Improve your relationship with frustration
I took it with me to meet friends at a nearby coffee shop. Step by step, minute by minute as I walked along thinking about what they might say, my excitement and positivity about all the hard work we’d put in slowly dissipated, replaced by doubt and self-criticism:
”It’s too big and heavy! What if no-one likes it? It’s not good enough. You just spent a year creating this, what’s your Return On Investment going to be? Is it ergonomically designed? What about that other journal that’s thinner/ cheaper/ cooler?…”, and so it went.
I’m someone who spends most of my time inside my head (I can’t think of a better place to live!). When the internal banter inevitably becomes unproductive, I wind myself up in knots and the result is frustration.
Psychologist Anywhere Anytime defines frustration as: “an emotion that occurs in situations where a person is blocked from reaching a desired outcome. In general, whenever we reach one of our goals, we feel pleased and whenever we are prevented from reaching our goals, we may succumb to frustration and feel irritable, annoyed and angry. Typically, the more important the goal, the greater the frustration and resultant anger or loss of confidence.”
Frustration is not necessarily bad because it can act as a motivator to change. However, when it causes us to feel or express anger, agitation, anxiety, resentment, or we get caught in a downward spiral to depression, then frustration can be downright destructive. We live in a culture that promotes a pill for every ill. I like to think of these as our ‘easy buttons’ for when life doesn’t go to plan. It could be Xanax, or it could be getting lost in behaviours like excessive drinking, shopping, internet surfing, food, etc. We all have them.
When I was asked how our start-up was doing, I answered “in my mind there is a pace at which how things ‘should’ be. Then there is reality! When they don’t match I seem to lose my equilibrium and get frustrated.” I noticed these are the times when I push my own ‘easy buttons’ and I can get lost in excessive research, creating a sense of panic around outcomes. The internal state I create for myself in these moments is CERTAINLY not conducive to creativity or innovation! (Or relationships I might add, as I become snappish and impatient!)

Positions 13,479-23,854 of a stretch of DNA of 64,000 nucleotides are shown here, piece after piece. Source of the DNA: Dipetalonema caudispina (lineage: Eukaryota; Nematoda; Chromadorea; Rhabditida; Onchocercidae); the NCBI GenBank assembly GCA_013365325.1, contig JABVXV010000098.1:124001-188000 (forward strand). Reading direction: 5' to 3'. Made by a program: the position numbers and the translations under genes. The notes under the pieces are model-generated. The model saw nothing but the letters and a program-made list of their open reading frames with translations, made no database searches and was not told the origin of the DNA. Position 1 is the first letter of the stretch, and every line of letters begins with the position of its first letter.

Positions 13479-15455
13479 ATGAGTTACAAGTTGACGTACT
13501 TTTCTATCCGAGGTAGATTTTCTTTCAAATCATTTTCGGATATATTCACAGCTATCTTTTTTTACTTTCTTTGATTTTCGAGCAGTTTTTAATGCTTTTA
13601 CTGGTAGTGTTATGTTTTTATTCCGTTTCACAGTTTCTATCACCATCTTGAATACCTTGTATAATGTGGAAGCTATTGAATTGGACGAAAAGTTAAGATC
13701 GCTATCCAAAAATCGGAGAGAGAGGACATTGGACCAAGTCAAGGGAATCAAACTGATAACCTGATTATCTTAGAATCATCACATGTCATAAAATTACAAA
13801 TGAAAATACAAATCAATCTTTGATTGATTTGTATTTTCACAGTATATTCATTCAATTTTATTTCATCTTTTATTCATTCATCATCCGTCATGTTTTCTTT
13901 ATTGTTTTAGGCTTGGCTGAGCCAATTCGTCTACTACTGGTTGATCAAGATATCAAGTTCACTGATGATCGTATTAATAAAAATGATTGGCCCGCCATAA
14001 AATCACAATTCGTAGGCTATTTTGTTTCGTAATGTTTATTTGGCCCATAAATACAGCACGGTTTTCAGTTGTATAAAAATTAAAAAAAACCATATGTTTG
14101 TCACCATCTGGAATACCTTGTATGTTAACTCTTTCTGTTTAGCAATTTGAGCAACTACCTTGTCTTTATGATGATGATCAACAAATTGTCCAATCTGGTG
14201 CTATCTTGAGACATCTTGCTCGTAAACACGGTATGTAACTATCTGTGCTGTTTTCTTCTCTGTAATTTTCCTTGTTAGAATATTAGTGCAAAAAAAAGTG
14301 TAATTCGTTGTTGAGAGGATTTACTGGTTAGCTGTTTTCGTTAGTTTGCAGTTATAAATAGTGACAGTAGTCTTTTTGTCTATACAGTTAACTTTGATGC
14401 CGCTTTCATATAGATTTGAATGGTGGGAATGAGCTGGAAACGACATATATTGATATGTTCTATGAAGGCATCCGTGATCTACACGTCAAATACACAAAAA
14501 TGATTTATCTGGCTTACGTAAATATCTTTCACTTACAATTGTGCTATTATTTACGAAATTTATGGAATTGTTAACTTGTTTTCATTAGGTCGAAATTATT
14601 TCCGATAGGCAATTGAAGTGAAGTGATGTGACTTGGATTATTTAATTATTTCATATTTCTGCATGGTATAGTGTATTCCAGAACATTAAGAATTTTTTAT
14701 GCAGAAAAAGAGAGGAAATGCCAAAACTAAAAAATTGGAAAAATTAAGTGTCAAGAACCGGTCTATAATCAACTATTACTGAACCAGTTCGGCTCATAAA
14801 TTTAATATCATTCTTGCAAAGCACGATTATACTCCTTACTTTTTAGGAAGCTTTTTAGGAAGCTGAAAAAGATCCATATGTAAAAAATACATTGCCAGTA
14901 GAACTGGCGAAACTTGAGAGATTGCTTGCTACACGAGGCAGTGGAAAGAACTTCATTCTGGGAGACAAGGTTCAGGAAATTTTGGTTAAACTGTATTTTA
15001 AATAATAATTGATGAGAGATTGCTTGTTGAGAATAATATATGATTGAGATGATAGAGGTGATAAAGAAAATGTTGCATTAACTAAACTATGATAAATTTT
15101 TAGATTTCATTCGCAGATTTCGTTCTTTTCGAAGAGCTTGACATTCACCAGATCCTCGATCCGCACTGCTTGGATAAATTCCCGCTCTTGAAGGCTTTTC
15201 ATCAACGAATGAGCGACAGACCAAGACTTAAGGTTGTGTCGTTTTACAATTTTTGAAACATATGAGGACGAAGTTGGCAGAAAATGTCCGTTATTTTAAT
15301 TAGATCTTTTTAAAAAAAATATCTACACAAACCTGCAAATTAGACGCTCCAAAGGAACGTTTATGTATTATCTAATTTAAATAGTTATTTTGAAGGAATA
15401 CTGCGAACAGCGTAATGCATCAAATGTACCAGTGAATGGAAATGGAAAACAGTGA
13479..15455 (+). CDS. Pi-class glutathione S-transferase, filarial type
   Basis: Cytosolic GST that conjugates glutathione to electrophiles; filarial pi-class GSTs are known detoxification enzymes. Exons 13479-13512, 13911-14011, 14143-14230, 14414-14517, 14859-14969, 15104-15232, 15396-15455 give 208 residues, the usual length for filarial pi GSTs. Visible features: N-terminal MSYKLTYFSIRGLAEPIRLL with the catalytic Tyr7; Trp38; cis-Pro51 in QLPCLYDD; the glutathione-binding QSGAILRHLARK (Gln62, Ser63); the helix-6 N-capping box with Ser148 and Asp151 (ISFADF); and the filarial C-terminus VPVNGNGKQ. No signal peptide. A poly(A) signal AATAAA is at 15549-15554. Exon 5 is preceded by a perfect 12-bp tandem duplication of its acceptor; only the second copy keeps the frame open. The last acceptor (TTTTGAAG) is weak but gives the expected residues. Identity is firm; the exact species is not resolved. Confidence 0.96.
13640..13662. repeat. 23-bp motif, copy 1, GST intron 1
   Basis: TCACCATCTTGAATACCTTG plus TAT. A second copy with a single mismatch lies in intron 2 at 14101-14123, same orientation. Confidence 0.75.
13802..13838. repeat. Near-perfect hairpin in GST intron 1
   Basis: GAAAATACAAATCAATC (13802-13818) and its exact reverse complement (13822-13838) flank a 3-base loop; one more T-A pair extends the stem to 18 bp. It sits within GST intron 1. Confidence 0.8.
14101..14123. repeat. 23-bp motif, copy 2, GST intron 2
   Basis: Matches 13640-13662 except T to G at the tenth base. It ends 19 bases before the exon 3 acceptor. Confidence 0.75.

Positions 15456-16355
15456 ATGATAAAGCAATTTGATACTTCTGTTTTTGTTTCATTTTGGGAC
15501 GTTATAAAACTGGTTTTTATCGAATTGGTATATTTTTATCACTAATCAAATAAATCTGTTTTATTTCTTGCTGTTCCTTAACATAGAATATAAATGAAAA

During my creative journey, I have seldom arrived at a solution in the first attempt. In order to birth something meaningful, I’ve needed to learn how to befriend frustration. This is how I discovered it has an upside. According to Pagan Kennedy, journalist and author of Inventology: How We Dream Up Things That Change The World, the “most valuable kind of frustration has three components:
- It plays over a long period of time, thus inspiring more and better solutions.
- It reveals a hidden problem that is difficult to detect.
- It forecasts a problem that will affect thousands or millions of people in the future.”
Frustration can be long-term and we might be in it for a long haul, yet there seems to be a level of tolerance when it actually helps us to produce creative or innovative insights. So the question is, how can we befriend frustration to tap into novel solutions?
The first step is to accept its presence. You are a human being. Human beings experience emotions. We become aware of the source—is it caused by internal or external factors? Perhaps consider what needs to be, or could be, done differently. Then apply emotional intelligence for an effective outcome. This is when we’ve cultivated skills to regulate our internal state so it doesn’t boil over into our work or personal environments.